Poor Richard Clarke, whilst being slowly and agonizingly strangled, performed such a ghastly macabre dance of death for so many minutes that the executioners took pity on him and hung onto his legs until his fruitless struggles for life were ended. For them, it was over.

Mary Wall will have been greatly relieved when her sentence was reduced to transportation, together with two others, for life. Her children by William were farmed out amongst family members and friends, and she was never to see them again. Some years later, though, the same Joseph Griffin who had been the potato victim kindly took in one of these children as a servant.

Below, a drawing of an Australian convict ship.

Removed to the  sailing-ship “Hydery” at Woolwich in 1832, Mary was afterwards conveyed across the waves to a penal colony in Australia which took about 8 months, the vessel being crammed with men, women and children.  Whilst she was in Ilchester Gaol Mary gave posthumous birth to David, her 8th child, she having become pregnant by William before forced widowhood. 

This child, having been transported with his mother under what can only be described as the most appalling conditions imaginable on a prison-ship at sea for many months, was placed in an orphan school but sadly passed over and was buried at Hobart, Tasmania, aged 2 years 6 months: Prisoner’s Child, Number 2957.

At Tasmania, in 1834, Mary was convicted of “improper conduct” and sentenced to work for six months in the “crime class”. The prisoners, all wearing yellow uniforms, were blindfolded for lengthy periods of time and forced to remain silent. Furthermore, many of them received severe floggings.

The penal settlement was at Port Arthur, Tasmania, later called Carnarvon after the town within which I recently resided.   It was in 1642 that the famous Dutch seafarer Abel Tasman discovered this large island, which he named Van Diemen's Land.  The vessel he sailed on was the Heemskerck; it's ship's commander being a Dutchman born in Germany, called Captain Yde T'Jercxzoon Holleman who was born in Germany.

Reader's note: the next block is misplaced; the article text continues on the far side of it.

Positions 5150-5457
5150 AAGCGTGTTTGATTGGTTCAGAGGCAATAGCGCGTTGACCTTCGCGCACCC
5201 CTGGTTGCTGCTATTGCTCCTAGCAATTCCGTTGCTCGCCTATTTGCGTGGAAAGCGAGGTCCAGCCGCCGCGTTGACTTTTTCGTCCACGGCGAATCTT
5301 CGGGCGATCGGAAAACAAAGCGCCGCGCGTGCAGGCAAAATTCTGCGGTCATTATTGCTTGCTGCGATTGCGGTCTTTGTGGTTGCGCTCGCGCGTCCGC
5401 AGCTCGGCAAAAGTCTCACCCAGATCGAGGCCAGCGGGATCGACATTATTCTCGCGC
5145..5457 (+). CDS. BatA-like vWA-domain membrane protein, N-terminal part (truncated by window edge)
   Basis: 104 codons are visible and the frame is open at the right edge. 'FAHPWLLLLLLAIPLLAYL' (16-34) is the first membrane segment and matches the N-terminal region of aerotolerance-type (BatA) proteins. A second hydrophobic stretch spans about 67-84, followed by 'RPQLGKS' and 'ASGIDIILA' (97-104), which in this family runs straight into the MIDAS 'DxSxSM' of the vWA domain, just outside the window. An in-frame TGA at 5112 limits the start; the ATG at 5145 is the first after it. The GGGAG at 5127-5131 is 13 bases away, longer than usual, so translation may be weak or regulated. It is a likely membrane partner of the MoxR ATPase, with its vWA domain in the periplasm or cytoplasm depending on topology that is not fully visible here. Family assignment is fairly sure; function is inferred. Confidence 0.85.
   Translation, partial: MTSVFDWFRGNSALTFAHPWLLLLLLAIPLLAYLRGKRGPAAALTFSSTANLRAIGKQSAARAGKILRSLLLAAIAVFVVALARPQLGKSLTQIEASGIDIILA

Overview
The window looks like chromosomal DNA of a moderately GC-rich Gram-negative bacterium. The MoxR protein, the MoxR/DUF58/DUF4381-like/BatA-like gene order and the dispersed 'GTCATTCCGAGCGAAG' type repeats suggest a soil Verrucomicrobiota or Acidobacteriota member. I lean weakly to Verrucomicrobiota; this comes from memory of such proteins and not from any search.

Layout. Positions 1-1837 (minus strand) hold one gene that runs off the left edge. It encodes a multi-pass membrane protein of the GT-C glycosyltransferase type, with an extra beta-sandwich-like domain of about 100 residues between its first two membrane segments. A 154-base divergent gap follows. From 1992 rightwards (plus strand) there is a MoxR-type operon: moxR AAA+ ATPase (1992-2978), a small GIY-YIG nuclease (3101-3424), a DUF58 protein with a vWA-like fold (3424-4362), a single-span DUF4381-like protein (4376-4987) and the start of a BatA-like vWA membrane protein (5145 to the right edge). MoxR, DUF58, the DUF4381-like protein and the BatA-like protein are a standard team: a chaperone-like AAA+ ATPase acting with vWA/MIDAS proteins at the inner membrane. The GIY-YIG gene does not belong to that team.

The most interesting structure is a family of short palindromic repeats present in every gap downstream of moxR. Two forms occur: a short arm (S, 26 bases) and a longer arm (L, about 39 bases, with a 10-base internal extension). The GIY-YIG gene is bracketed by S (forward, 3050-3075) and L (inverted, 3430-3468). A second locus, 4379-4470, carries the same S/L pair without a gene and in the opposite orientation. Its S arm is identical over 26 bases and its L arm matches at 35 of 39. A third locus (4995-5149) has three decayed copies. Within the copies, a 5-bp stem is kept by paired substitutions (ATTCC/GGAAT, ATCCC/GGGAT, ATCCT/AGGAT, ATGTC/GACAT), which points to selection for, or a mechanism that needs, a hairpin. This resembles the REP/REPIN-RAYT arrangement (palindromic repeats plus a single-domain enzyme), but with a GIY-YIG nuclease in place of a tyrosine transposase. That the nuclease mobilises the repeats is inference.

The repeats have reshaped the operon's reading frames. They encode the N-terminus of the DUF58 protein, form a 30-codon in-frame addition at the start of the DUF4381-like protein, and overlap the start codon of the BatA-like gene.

The penitentiary buildings are still there. Over five decades, until 1853, a total of 12,000 of Great Britain’s misfits were sent here. The Isle of the Dead contains the convict cemetery where nearly 2000 unfortunates lie buried.

However, Mary did achieve some measure of happiness for she soon married another convict, William Hawkins of Banwell, Somerset. They were to have issue of three children and Eliza, the eldest, was baptised in 1837. Later that century Eliza married Daniel Abbot, by whom she had issue of sixteen children.

So as a result of such prolific fertility there are a lot of Australian citizens over there today who continue the rebellious, vibrant bloodline spirit of the very remarkable woman who was Mary Culliford/Wall/Hawkins.


As both Benjamin and Hannah received no compensation for their loss, he and his wife would have suffered great financial hardship in the running of their farm in the years after their ricks were destroyed.  Benjamin may have passed away by 1839, for the Ken Tithes Award of that year reveals that Hannah was then running Laurel Farm. As well, on the 1841 Census for Ken, she was still there as a 55-year-old farmer with Charles, her 15-year-old son.